"On Truth/Justice: Post-Secular Theology and the UK Emerging Church Milieu."
The cultural and philosophical contexts of the global emerging church, a diverse network interested in Christianity and the postmodern turn, have shaped the ways in which the nature, as well as the content, of religious truth is being conceived. Building upon qualitative data from the UK emerging church milieu, this thesis takes the notion of truth to be an exemplary site for the exploration of what I term “ordinary” phenomenology and theology. Phenomenologically, religious truth involves an event of the radical transformation of subjectivity and behaviour, the substantive evaluations of which are undecidable, contingent and fictive. Reflecting theologically on their determinate interpretations of truth, however, the two divergent strands within the data exhibit different levels of fictionality. The first strand operates with a determinately religious hermeneutic, stressing the possibility of nearing theological alethic realism through dialogue, while the second is more thoroughly a/theistic in relation to both religious and tragic hermeneutics, emphasising the auto-deconstructability of all interpretations.
These strands mirror two post-secular theological sensibilities that have been suggested as apt for the emerging church, James K.A. Smith’s Radically Orthodox ‘catholic postmodernism’ and John D. Caputo’s deconstructive ‘weak theology.’ The preceding discussions of truth raise and answer questions of Radical Orthodoxy’s out-narration of other religions and deconstructive theology’s practical viability. It is suggested that Caputo’s theology, embodied by the second strand in the data, is more fully fictionalist than Smith’s Milbankian post-secularism, and therefore preferable for the emerging church milieu, given the nature of participants’ common phenomenology of religious truth. This thesis contests the suggestion that such a thoroughgoing fictionalism entails alethic relativism, however, through emphasising participants’ exemplarism, following which it is uncertain whether truth is an example of justice, or justice an example of truth.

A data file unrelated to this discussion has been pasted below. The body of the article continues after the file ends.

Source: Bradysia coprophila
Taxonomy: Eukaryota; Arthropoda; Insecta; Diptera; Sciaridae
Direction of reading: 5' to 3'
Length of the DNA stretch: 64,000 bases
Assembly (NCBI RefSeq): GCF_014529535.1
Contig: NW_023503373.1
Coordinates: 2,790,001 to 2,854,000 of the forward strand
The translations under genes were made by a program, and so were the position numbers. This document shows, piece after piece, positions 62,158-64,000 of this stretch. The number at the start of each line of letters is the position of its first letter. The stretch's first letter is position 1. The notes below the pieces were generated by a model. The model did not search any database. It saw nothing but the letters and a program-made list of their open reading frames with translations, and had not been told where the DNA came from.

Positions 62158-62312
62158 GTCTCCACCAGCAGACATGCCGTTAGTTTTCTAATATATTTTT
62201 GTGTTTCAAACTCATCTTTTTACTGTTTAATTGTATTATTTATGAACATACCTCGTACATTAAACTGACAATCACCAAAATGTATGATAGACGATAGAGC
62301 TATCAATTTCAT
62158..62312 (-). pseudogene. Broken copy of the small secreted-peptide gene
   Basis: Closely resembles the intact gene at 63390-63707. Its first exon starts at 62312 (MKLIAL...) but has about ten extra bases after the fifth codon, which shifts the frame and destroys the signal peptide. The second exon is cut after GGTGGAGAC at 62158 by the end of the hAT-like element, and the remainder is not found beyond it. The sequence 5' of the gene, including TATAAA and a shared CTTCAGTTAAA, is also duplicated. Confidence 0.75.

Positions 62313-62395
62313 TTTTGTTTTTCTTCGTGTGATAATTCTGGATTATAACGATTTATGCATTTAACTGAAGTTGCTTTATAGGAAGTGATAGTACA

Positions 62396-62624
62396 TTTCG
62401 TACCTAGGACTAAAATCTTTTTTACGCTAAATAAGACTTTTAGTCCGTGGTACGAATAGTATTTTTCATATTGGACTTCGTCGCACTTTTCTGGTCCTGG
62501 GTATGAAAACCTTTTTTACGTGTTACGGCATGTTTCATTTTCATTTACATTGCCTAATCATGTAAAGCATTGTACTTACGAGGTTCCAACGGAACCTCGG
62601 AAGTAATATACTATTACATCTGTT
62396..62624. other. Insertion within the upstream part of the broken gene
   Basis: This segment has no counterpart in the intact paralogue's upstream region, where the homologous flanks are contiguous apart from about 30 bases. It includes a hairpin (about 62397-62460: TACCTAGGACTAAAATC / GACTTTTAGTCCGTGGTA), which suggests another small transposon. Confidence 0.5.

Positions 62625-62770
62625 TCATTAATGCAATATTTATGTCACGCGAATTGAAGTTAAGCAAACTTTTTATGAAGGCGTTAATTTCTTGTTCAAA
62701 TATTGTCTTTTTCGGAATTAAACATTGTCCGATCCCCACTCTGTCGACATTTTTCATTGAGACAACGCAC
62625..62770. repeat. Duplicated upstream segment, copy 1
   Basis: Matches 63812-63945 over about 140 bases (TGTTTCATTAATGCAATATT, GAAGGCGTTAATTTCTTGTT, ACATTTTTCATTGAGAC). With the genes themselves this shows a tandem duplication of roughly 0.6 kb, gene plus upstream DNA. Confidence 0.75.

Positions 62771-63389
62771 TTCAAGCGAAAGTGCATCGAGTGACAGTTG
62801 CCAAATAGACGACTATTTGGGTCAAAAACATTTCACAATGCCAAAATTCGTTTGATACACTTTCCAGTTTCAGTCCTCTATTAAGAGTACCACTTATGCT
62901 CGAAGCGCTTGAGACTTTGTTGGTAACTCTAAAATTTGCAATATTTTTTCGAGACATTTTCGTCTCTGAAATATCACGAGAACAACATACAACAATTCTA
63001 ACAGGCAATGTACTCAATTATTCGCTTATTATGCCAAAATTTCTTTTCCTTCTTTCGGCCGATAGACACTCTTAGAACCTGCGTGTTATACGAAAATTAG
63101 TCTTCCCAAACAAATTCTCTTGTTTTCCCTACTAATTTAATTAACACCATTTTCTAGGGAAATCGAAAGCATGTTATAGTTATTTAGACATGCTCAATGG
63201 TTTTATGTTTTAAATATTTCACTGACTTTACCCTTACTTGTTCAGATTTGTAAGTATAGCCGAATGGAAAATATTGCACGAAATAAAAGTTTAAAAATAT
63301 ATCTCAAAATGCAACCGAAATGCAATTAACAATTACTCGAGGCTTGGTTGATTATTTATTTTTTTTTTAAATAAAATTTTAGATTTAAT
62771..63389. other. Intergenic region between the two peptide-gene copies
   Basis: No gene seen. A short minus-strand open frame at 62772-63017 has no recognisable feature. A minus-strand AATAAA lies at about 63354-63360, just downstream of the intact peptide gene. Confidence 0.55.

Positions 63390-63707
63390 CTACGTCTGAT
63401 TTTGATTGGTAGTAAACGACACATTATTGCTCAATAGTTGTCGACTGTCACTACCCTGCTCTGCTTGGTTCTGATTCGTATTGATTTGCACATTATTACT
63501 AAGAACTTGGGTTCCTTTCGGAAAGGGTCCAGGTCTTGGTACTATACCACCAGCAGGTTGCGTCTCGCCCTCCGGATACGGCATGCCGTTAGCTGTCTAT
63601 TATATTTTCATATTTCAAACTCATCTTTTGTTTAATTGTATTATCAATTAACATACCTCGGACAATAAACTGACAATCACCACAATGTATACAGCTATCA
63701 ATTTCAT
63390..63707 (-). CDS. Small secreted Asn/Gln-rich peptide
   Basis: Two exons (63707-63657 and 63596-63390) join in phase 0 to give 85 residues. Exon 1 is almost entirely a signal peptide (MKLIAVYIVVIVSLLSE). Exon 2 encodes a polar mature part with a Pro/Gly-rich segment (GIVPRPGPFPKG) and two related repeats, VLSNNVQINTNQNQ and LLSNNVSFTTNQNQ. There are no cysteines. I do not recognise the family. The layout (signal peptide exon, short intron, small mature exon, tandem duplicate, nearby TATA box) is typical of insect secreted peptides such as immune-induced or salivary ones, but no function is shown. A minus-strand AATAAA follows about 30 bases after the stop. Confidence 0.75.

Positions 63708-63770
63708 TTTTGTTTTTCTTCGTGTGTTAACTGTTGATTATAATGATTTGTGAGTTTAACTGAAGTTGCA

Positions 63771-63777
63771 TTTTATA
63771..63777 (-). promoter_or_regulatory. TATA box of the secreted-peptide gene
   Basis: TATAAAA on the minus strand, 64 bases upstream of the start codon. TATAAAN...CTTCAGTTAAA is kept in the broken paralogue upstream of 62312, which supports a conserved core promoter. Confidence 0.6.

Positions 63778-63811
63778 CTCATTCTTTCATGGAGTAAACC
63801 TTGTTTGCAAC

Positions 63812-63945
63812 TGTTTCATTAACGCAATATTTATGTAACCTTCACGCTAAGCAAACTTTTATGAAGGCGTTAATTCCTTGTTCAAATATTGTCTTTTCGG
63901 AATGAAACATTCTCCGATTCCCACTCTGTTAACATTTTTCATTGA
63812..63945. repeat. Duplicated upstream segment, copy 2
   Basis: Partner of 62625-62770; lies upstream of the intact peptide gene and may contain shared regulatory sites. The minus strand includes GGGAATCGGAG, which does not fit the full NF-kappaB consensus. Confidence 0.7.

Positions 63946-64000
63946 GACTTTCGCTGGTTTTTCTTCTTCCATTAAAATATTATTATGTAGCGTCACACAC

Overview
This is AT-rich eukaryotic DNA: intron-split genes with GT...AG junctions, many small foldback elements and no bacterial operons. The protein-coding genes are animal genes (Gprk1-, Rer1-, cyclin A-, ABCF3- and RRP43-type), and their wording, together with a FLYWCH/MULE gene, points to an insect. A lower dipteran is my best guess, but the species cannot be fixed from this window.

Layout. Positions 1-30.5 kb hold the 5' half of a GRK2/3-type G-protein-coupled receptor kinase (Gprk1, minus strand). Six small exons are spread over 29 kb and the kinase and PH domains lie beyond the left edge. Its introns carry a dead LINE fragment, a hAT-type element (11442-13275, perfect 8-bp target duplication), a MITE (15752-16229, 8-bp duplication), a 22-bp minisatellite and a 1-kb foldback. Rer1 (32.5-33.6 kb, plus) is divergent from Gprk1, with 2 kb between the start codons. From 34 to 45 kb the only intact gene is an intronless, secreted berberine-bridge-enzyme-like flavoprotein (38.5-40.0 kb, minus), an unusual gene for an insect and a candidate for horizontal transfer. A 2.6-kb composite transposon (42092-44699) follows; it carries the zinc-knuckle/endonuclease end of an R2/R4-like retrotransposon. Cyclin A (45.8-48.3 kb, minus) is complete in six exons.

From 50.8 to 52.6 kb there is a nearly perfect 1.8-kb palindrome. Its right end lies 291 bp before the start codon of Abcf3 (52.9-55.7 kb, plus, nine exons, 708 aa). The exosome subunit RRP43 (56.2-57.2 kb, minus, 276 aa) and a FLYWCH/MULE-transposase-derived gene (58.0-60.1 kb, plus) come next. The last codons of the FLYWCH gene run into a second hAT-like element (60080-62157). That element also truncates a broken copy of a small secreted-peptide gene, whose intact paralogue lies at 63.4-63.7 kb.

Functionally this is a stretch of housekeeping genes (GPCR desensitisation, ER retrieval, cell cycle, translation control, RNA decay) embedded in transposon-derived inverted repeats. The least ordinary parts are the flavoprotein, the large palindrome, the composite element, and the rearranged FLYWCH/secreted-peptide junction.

- continental philosophy of religion;
- deconstructive theology;
- emerging church;
- Radical Orthodoxy;